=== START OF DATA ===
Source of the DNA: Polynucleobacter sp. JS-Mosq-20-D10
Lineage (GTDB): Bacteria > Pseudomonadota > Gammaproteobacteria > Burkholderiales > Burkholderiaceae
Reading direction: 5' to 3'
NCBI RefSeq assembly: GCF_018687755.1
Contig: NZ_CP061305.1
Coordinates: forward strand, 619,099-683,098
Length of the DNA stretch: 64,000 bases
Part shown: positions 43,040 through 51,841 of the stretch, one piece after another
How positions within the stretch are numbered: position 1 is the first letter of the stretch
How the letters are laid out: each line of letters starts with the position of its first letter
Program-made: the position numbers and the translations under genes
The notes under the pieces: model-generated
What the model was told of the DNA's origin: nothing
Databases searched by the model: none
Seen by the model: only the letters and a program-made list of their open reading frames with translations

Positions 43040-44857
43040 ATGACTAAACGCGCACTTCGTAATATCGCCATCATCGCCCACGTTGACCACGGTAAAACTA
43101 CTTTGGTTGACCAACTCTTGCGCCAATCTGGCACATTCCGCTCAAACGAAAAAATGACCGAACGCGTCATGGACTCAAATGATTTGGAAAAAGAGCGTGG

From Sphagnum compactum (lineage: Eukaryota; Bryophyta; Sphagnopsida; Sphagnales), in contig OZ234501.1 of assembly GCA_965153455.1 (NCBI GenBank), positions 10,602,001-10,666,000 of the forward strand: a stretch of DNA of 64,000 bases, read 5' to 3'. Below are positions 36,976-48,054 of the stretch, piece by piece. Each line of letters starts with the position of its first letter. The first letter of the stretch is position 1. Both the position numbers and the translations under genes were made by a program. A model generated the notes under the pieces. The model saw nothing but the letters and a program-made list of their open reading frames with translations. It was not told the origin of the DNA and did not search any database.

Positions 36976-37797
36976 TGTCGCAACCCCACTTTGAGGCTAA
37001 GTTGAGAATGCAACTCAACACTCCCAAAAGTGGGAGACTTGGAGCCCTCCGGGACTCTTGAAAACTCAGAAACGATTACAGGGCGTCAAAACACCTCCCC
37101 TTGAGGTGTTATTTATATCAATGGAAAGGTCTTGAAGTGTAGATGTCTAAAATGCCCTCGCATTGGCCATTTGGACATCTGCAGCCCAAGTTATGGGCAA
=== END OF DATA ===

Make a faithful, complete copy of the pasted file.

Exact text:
Source of the DNA: Polynucleobacter sp. JS-Mosq-20-D10
Lineage (GTDB): Bacteria > Pseudomonadota > Gammaproteobacteria > Burkholderiales > Burkholderiaceae
Reading direction: 5' to 3'
NCBI RefSeq assembly: GCF_018687755.1
Contig: NZ_CP061305.1
Coordinates: forward strand, 619,099-683,098
Length of the DNA stretch: 64,000 bases
Part shown: positions 43,040 through 51,841 of the stretch, one piece after another
How positions within the stretch are numbered: position 1 is the first letter of the stretch
How the letters are laid out: each line of letters starts with the position of its first letter
Program-made: the position numbers and the translations under genes
The notes under the pieces: model-generated
What the model was told of the DNA's origin: nothing
Databases searched by the model: none
Seen by the model: only the letters and a program-made list of their open reading frames with translations

Positions 43040-44857
43040 ATGACTAAACGCGCACTTCGTAATATCGCCATCATCGCCCACGTTGACCACGGTAAAACTA
43101 CTTTGGTTGACCAACTCTTGCGCCAATCTGGCACATTCCGCTCAAACGAAAAAATGACCGAACGCGTCATGGACTCAAATGATTTGGAAAAAGAGCGTGG

From Sphagnum compactum (lineage: Eukaryota; Bryophyta; Sphagnopsida; Sphagnales), in contig OZ234501.1 of assembly GCA_965153455.1 (NCBI GenBank), positions 10,602,001-10,666,000 of the forward strand: a stretch of DNA of 64,000 bases, read 5' to 3'. Below are positions 36,976-48,054 of the stretch, piece by piece. Each line of letters starts with the position of its first letter. The first letter of the stretch is position 1. Both the position numbers and the translations under genes were made by a program. A model generated the notes under the pieces. The model saw nothing but the letters and a program-made list of their open reading frames with translations. It was not told the origin of the DNA and did not search any database.

Positions 36976-37797
36976 TGTCGCAACCCCACTTTGAGGCTAA
37001 GTTGAGAATGCAACTCAACACTCCCAAAAGTGGGAGACTTGGAGCCCTCCGGGACTCTTGAAAACTCAGAAACGATTACAGGGCGTCAAAACACCTCCCC
37101 TTGAGGTGTTATTTATATCAATGGAAAGGTCTTGAAGTGTAGATGTCTAAAATGCCCTCGCATTGGCCATTTGGACATCTGCAGCCCAAGTTATGGGCAA